Ellen, you are my love, my support, my strength, and my biggest fan. None of this would be possible without you. I want to thank you for putting up with the stress, the despair, the crazy hours, and the overall madness that comes from the book writing process. I also want to thank you for helping to copyedit the book. I suppose that English major finally came in handy. I love you, and I’m so proud to be your husband.

Mom and Dad, I am the person I am because of your influence. Everything I do is, and will continue to be, a tribute to the character you both exhibit and the love you both shared. I love you, Dad. RIP, Mom.

Sanders Family, although we are a small group, the love shared between us is something that is immense, and is so important to me. Even though we are far apart, I know you love and support me and I’m thankful for that.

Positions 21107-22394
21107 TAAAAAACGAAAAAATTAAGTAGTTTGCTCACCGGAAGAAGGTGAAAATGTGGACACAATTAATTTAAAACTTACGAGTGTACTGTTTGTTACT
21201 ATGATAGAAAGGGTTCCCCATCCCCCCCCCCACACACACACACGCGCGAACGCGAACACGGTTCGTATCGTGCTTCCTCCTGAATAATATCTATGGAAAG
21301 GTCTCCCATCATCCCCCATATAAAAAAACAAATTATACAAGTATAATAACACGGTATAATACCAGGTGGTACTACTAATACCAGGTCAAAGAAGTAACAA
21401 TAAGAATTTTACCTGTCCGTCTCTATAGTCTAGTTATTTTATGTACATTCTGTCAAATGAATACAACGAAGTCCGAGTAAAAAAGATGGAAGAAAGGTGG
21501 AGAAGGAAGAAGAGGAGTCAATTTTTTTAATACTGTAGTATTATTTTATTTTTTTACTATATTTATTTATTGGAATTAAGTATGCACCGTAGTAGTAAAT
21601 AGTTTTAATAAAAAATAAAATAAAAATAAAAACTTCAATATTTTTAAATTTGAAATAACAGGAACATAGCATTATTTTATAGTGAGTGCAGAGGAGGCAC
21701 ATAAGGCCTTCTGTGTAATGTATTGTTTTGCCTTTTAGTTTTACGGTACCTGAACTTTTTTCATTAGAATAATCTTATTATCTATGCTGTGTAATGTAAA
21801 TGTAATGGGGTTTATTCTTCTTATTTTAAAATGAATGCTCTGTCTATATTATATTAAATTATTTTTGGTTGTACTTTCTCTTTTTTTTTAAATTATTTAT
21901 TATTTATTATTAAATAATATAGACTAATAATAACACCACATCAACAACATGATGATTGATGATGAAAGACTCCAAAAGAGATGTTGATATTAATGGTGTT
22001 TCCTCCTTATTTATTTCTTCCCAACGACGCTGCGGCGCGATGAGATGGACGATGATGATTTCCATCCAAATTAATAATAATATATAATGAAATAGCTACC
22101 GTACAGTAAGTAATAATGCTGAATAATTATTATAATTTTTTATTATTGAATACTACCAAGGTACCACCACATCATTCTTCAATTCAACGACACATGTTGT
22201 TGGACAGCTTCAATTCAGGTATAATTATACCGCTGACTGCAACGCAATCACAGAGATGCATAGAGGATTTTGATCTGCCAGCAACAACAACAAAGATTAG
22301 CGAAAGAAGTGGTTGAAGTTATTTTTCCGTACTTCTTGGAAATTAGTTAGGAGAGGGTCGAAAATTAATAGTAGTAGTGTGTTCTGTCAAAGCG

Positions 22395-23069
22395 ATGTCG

Perkins Family, The way you’ve welcomed me into your lives has been truly amazing, and I’m blessed to have your love and support.

Jason Smith, you are quite literally the smartest person I’ve ever had the pleasure of meeting. More than being a great co-worker and co-author, you’ve always proven to be a great friend. I don’t hesitate to say that you’ve been like a brother to me. I’m eternally grateful for it all.

David Bianco and Liam Randall, I can’t thank you enough for contributing to this book. Your contributions are valued more than you can imagine.

Regarding my coworkers (past and present), I’ve always believed that if a person surrounds himself with good people, he will become a better person. I have the good fortune of working with some great people who are some of the best and brightest in the business. I want to give special thanks to my InGuardians family: Jimmy, Jay, Suzanne, Teresa, John, Tom, Don, Rad, Larry, Jaime, James, Bob, and Alec. I want to extend special appreciation to Mike Poor, who wrote the foreword for this book and continues to be one of my packet ninja idols.